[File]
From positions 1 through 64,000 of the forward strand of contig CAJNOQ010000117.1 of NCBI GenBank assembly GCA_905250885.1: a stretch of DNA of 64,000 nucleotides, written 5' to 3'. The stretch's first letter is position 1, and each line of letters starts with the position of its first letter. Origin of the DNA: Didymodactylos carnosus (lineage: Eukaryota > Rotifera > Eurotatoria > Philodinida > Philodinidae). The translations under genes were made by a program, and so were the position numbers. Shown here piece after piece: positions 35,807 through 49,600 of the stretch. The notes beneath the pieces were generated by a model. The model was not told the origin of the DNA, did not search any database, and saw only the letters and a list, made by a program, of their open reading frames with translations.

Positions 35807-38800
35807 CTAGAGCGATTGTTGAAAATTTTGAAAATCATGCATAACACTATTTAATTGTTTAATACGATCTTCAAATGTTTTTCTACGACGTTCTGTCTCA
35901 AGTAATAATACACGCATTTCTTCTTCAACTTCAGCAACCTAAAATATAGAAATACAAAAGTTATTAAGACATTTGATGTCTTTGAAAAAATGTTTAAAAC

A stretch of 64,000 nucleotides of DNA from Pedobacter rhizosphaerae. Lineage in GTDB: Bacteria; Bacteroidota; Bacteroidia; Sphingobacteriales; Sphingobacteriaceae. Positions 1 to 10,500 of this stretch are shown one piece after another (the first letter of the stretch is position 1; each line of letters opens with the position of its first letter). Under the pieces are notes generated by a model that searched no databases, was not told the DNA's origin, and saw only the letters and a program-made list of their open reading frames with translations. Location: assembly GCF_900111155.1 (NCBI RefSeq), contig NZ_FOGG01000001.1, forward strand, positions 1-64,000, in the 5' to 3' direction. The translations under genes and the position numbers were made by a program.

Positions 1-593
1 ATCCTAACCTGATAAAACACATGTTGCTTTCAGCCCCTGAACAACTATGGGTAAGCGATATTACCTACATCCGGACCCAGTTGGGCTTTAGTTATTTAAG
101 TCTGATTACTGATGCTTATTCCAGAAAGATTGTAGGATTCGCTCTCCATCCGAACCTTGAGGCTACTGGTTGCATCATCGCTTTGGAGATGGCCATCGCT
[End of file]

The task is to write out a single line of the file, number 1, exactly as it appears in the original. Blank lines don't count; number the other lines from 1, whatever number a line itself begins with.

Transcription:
From positions 1 through 64,000 of the forward strand of contig CAJNOQ010000117.1 of NCBI GenBank assembly GCA_905250885.1: a stretch of DNA of 64,000 nucleotides, written 5' to 3'. The stretch's first letter is position 1, and each line of letters starts with the position of its first letter. Origin of the DNA: Didymodactylos carnosus (lineage: Eukaryota > Rotifera > Eurotatoria > Philodinida > Philodinidae). The translations under genes were made by a program, and so were the position numbers. Shown here piece after piece: positions 35,807 through 49,600 of the stretch. The notes beneath the pieces were generated by a model. The model was not told the origin of the DNA, did not search any database, and saw only the letters and a list, made by a program, of their open reading frames with translations.